« Reply #29 on: October 27, 2021, 11:44:43 AM »
Any time I've sawed pignut I could always tell by the smell. Smells just like a hog pen.
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Offline Clark

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Re: Hickory Maul Handles
« Reply #30 on: October 27, 2021, 05:45:24 PM »
I am on a harvesting site where there is a small amount of bitternut hickory. Does it make decent smoking and handle wood? It's all we have up here (actually I'm 84 miles south of home, and the first time I've seen it) for hickory.

Even without the very accurate mileage Im guessing youre near Mille Lacs because that seems to be the natural northern terminus of the species in MN. Now, unnatural extension of the species does bring it quite close to your home.

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Re: Hickory Maul Handles
« Reply #31 on: October 27, 2021, 11:55:22 PM »
Right you are Clark, between Deerwood and Garrison. I have some Butternut and Hickory in the dump trailer I bought off the job. I just couldn't leave those Butternut saw logs, they probably would've ended up in the firewood pile. I'll saw them up👍🏻 I think we spoke before about a stand of bitternut being on the north shore of Lake Winnie. I've read excerpts of a book written in the 1930's iirc where the author claims to have seen the stand at that time. I keep my eyes open up there, but I've never seen any. But then, I didn't really know what to look for, either. Now that I've actually laid eyes on it, I'll be able to recognize it better. Anyways, I don't know if there's still any up there or not, none of the Forest Service foresters I've ever talked to about it have ever even heard of them. I do know they planted bitternut up in the Cutfoot Experimental Forest, they planted some species to see what will thrive in a changing climate is the idea.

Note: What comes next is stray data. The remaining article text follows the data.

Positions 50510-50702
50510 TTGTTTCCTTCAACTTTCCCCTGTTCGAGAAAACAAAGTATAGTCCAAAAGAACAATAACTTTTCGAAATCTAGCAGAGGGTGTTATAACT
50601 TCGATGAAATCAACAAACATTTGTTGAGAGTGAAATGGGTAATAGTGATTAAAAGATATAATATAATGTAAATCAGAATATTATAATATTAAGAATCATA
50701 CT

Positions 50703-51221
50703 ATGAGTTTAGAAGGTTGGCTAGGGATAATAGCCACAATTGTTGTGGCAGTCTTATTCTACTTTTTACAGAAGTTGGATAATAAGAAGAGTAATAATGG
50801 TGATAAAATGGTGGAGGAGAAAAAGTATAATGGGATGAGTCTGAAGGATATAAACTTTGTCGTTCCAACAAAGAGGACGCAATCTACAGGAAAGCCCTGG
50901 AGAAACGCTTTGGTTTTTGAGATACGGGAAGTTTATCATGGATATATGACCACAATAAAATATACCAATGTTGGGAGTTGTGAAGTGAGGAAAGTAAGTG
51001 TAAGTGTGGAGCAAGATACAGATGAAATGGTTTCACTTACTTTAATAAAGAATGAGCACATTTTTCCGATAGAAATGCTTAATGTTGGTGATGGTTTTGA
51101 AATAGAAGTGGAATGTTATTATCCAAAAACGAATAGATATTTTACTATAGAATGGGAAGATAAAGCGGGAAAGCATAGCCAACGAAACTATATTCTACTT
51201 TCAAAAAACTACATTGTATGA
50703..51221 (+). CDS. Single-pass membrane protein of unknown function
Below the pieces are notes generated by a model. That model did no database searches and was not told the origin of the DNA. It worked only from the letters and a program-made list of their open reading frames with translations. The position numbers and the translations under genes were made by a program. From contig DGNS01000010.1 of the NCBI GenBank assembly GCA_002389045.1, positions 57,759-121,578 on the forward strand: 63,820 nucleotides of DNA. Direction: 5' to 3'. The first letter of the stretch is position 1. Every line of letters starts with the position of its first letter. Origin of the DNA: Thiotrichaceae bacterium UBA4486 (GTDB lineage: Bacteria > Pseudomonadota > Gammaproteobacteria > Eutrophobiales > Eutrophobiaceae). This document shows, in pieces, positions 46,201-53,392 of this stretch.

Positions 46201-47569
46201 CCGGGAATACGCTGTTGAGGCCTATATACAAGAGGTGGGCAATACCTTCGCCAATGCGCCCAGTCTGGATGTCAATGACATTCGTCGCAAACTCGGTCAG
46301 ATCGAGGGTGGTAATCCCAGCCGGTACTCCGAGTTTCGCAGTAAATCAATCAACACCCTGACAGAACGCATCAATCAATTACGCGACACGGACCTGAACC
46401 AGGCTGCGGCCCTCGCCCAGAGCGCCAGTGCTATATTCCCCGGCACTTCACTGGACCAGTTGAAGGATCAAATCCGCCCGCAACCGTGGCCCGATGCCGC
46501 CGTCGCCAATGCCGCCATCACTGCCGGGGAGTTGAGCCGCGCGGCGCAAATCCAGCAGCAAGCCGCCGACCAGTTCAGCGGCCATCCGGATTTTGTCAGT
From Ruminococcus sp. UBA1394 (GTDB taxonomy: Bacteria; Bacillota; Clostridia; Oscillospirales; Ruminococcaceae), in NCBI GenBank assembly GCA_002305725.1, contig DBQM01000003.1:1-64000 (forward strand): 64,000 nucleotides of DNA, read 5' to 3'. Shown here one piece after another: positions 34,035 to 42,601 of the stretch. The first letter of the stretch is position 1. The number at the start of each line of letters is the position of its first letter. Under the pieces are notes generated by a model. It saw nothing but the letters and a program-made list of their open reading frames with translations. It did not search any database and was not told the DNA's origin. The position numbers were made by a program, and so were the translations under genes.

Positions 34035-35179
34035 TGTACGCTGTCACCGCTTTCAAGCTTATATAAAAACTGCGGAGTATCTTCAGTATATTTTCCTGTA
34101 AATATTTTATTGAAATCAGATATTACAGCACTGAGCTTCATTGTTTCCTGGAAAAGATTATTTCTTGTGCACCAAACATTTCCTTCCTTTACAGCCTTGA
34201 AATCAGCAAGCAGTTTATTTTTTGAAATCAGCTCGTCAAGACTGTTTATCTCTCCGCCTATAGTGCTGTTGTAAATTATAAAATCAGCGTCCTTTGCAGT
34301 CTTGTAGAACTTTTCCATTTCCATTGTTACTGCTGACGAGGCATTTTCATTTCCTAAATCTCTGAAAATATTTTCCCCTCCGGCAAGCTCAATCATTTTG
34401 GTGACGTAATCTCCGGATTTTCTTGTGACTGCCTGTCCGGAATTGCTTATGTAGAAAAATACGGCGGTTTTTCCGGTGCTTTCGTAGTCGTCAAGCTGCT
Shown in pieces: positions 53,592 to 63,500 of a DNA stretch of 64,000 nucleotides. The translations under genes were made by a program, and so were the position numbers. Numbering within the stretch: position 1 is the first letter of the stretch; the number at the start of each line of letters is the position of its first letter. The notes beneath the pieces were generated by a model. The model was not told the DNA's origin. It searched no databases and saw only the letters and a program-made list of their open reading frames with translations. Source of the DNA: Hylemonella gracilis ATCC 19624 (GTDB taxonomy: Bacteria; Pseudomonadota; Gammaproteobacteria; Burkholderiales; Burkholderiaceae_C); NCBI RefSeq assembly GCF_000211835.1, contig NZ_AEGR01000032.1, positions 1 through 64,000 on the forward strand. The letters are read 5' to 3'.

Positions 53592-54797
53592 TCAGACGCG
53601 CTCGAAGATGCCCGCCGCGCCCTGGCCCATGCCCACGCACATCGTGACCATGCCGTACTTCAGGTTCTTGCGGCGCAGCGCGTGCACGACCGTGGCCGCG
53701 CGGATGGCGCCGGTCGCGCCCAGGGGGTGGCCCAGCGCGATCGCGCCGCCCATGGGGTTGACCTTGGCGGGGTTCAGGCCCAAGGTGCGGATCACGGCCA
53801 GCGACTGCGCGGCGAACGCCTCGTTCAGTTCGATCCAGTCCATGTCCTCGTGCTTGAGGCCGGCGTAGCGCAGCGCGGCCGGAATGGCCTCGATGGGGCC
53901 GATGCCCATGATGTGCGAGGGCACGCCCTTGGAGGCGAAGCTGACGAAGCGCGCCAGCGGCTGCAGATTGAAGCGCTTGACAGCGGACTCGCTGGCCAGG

Too many irons in the fire

Offline Clark

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Re: Hickory Maul Handles
« Reply #32 on: October 28, 2021, 07:03:00 AM »
And a butternut for the fun of it? 

I thought we had talked about the bitternut hickory before. Ive been told they are at or near the Bowen resort. The owner knows about them. I know people who have seen them and there are less than 12 up there. The theory is that seed came north in a canoe paddled up the Mississippi. Difficult to say but the sulfur colored buds are a dead give away.